CWD Found In Alberta Moose

Not what you’re looking for? Find more news and events stories!

In February 2013, the Alberta government released a statement indicating Chronic Wasting Disease had been confirmed in an Alberta moose. This is the first case of CWD documented in a moose – in Alberta and in Canada – and there are only a few documented cases of CWD in moose in Colorado and Wyoming.

CWD only occurs in moose where they overlap with infected deer and the press release stated the government does not anticipate many cases of CWD in moose in Alberta, or significant effects on moose populations.

The moose, an adult bull, was hit on Highway 41, north of Hilda, Alta., near the South Saskatchewan River valley, in an area where CWD is known to occur in mule deer and white tail deer.

CWD Surveillance Update, Feb. 8, 2013 – provided by Alberta Fish and Wildlife:

Since September 2012, we completed CWD tests on 2,928 deer, elk or moose heads and detected 24 cases of CWD – 19 mule deer, 4 white tail deer and one moose.

Testing of heads from the 2012 hunting seasons continues and we anticipate having all heads sampled by mid-February and testing completed in March. The cases remain clustered on the Battle River watershed in the north and in the vicinity of the Red Deer River and its tributaries in the south.

The freezer map in the 2012 Alberta Guide to Hunting Regulations contains freezer locations for 2011 (the guide is published before details for the fall are available.) The CWD Freezer Locations currently posted to our web pages has all the correct information for 2012.

However, all 24-hour freezers were picked up and are no longer available. You can still submit frozen heads at any Fish and Wildlife office during the regular hours for the each office.

The total number of CWD cases detected in wild deer in Alberta since September 2005 is 151.

  • Testing of the heads from the 2012 fall seasons is ongoing, as above.
  • The 2011 program completed tests on 3,195 heads.
    • Of the heads tested, 1,977 (62 per cent) were mule deer and 1,168 (37 per cent) were white tail deer.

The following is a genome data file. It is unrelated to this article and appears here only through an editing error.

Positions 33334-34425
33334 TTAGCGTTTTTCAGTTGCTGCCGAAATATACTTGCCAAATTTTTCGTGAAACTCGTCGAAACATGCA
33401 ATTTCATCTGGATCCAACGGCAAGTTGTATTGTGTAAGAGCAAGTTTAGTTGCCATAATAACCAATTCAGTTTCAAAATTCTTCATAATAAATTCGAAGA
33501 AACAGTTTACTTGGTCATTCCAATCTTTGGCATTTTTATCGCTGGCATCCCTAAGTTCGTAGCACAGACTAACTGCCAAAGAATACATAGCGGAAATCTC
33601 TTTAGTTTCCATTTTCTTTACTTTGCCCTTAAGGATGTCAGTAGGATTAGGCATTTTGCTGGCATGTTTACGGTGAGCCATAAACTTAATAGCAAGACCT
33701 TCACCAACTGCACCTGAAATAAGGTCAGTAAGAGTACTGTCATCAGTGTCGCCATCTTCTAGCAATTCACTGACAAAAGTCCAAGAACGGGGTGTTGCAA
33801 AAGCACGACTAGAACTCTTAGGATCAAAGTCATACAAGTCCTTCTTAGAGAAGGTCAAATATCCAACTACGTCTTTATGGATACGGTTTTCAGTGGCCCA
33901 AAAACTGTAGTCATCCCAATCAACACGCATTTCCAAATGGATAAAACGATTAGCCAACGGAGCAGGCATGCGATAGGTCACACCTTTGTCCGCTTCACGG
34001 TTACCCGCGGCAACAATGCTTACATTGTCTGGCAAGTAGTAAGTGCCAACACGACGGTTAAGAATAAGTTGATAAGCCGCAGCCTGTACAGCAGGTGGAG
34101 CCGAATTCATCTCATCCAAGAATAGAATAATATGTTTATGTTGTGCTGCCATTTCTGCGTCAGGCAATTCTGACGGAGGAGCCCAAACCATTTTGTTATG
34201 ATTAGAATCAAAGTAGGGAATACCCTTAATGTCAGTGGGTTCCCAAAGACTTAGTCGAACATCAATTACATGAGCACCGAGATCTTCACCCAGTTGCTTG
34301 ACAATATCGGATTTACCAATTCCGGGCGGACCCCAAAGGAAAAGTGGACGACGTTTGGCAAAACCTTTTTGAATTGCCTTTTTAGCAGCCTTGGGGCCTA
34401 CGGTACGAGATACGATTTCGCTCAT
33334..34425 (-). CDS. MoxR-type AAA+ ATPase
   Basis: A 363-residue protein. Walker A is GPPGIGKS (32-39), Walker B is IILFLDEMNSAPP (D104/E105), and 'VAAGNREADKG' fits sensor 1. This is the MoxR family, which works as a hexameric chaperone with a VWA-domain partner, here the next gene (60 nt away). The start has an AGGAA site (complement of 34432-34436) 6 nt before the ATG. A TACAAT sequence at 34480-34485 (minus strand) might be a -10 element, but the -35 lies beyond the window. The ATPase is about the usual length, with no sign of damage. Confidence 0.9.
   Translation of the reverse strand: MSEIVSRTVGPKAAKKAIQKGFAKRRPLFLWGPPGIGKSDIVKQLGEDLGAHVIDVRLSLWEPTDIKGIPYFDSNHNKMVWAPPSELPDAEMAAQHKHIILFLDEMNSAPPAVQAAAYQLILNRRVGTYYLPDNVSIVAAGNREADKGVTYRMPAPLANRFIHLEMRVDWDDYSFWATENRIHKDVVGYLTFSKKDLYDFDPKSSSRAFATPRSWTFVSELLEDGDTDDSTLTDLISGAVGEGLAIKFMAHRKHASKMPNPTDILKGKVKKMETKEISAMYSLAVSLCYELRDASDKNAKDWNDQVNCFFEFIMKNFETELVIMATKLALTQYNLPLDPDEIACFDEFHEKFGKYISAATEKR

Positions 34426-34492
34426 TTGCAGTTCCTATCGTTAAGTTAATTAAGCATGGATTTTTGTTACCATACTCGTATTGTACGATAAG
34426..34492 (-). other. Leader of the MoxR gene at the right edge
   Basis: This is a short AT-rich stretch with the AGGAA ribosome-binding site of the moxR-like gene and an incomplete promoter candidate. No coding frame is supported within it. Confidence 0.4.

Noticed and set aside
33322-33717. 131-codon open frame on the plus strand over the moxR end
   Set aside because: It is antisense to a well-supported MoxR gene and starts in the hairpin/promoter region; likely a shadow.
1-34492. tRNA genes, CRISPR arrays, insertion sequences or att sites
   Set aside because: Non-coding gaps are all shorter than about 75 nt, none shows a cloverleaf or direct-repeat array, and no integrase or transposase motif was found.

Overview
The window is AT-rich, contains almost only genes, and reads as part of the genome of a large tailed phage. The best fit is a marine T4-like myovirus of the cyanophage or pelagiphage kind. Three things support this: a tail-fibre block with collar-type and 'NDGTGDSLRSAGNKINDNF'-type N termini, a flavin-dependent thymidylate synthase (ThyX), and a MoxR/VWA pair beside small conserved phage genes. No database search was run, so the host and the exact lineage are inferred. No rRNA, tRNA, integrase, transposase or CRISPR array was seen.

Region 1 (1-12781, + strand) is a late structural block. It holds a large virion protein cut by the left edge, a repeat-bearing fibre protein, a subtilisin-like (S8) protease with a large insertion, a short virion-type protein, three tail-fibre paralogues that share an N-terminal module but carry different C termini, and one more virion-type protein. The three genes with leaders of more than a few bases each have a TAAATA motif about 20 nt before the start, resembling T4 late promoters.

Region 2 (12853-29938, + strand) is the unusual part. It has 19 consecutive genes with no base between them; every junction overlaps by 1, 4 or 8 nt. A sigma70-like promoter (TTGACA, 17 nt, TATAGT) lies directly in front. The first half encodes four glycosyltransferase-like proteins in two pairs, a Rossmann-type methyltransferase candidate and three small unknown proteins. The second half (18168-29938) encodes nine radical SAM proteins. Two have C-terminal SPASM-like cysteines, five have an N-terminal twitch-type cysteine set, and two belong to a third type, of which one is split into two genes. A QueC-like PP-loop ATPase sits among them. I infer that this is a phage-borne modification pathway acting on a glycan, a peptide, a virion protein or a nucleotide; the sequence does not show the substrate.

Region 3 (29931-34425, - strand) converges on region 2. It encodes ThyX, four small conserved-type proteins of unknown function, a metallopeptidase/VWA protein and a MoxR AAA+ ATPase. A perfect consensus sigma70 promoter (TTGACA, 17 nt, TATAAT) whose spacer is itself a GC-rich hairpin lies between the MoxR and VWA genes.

• The overall infection rate was 1.03 per cent; however, the case rate was 1.52 per cent in mule deer and 0.26 per cent in white tails.
    • CWD was detected in 33 deer: 30 mule deer (18 males, 12 females; three yearlings, 27 adults) and three white tails (one yearling male, two adult males.)
    • One case involved a road-killed deer, while the remainder was hunter-harvest deer.
    • All cases were detected within the CWD risk area along the eastern border.
    • The disease continues to expand its distribution in eastern Alberta, primarily in the Battle River and Red Deer/South Saskatchewan River watersheds.
  • A significant resurgence of CWD was detected along the South Saskatchewan River, south of Empress in WMU 150, as well as the hills at the east end of WMU 163. It appears the effects of the previous CWD control programs in these areas are waning.
  • CWD surveillance is focused on the Alberta/Saskatchewan border; however, hunter-killed deer, and elk, are accepted from anywhere in the province, as in previous years.
  • Ongoing negative test results are posted to AlbertaRelm and made available to individual hunters. When test results are available, the hunter receives an e-mail that alerts them to check their account.
  • Ongoing positive test results are provided by phone directly to the hunter who harvested the infected deer.

Join us on Facebook!

Do you like what you’re reading? Subscribe to Western Sportsman print edition today!

Find more news and events stories!

This entry was posted in General, Hunting, Latest News, News & Events and tagged , , , . Bookmark the permalink.